City of Seattle on track to reopen West Seattle Bridge in 2022

The cost for the final phase of repairs is now estimated to be around $45 million.

In a press conference held on Nov. 29, Seattle Mayor Jenny Durkan and the Seattle Department of Transportation (SDOT) announced the final phase of West Seattle Bridge repairs had begun, and SDOT was on track to reopen the bridge as of mid-2022.

“We know the impact this closure has on the community, and it is our responsibility to work with urgency to safely complete repairs on the bridge so that it can be a vital transportation connection again,” said SDOT Director Sam Zimbabwe.

The West Seattle Bridge, which has been closed since March 2020, has undergone a series of repairs to ready the structure for reopening. SDOT completed the first phase of stabilization repairs in 2020, then completed the design to repair the bridge and select a contractor to complete the work.

The final phase of repairs includes injecting epoxy into cracks to seal them and prevent corrosion, wrapping parts of the structure with carbon fiber-reinforced polymer to strengthen the bridge and installing additional tight steel cables referred to as “post-tensioning strands.” The strands reinforce concrete throughout the bridge.

Kraemer North America, SDOT’s construction contractor, estimates that the cost for the final phase of repairs will be around $45 million.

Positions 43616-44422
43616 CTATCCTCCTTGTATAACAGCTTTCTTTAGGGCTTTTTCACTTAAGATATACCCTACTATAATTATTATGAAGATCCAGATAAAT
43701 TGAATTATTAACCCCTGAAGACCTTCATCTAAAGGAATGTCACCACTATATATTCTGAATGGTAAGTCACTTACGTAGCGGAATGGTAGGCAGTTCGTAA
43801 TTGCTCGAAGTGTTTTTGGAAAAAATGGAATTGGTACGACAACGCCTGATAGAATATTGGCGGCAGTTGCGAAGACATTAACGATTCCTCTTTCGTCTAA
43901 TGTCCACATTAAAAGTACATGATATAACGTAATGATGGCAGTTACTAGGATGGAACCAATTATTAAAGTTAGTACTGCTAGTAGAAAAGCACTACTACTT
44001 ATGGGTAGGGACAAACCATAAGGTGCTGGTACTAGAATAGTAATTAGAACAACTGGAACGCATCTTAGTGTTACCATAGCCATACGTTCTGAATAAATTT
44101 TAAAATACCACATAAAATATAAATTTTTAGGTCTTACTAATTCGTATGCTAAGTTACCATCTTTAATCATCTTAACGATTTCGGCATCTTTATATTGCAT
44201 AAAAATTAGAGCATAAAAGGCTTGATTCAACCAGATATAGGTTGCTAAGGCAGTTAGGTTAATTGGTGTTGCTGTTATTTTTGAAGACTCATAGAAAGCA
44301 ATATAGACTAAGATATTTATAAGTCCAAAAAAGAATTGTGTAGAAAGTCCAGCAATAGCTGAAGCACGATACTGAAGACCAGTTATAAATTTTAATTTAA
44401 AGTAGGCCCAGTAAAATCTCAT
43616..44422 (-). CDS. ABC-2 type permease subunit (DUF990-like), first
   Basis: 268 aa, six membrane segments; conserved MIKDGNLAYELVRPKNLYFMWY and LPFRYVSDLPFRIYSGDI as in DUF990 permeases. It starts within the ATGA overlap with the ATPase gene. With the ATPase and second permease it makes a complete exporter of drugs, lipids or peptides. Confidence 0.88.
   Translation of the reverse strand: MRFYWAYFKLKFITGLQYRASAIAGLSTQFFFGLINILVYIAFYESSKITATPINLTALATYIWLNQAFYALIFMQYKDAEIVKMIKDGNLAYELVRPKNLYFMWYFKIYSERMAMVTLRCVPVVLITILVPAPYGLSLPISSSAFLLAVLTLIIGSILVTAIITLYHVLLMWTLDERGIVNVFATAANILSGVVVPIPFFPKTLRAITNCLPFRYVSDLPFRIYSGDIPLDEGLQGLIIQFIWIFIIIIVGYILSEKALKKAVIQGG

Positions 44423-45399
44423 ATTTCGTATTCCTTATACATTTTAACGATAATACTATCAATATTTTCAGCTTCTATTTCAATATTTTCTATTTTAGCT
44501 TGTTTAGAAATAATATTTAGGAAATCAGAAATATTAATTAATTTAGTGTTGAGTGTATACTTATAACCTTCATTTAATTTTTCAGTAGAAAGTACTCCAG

Pending any unforeseen issues such as extreme weather, worker shortages, supply chain shortages or unexpected conditions, Kraemer has agreed to a schedule that completes repairs by mid-2022.

Following the completion of the repairs by Kraemer, SDOT will test the bridge prior to reopening it to the public. A more specific opening date will be announced as construction advances.

“Whether you’re taking Metro or driving, we’re all looking forward to getting back on the West Seattle Bridge next year, and having this vital roadway reconnecting West Seattle,” said King County Executive Dow Constantine. “Our partnerships with the City of Seattle, SDOT, and Metro have helped keep people moving throughout this project, and we’re all eager to see it across the finish line.”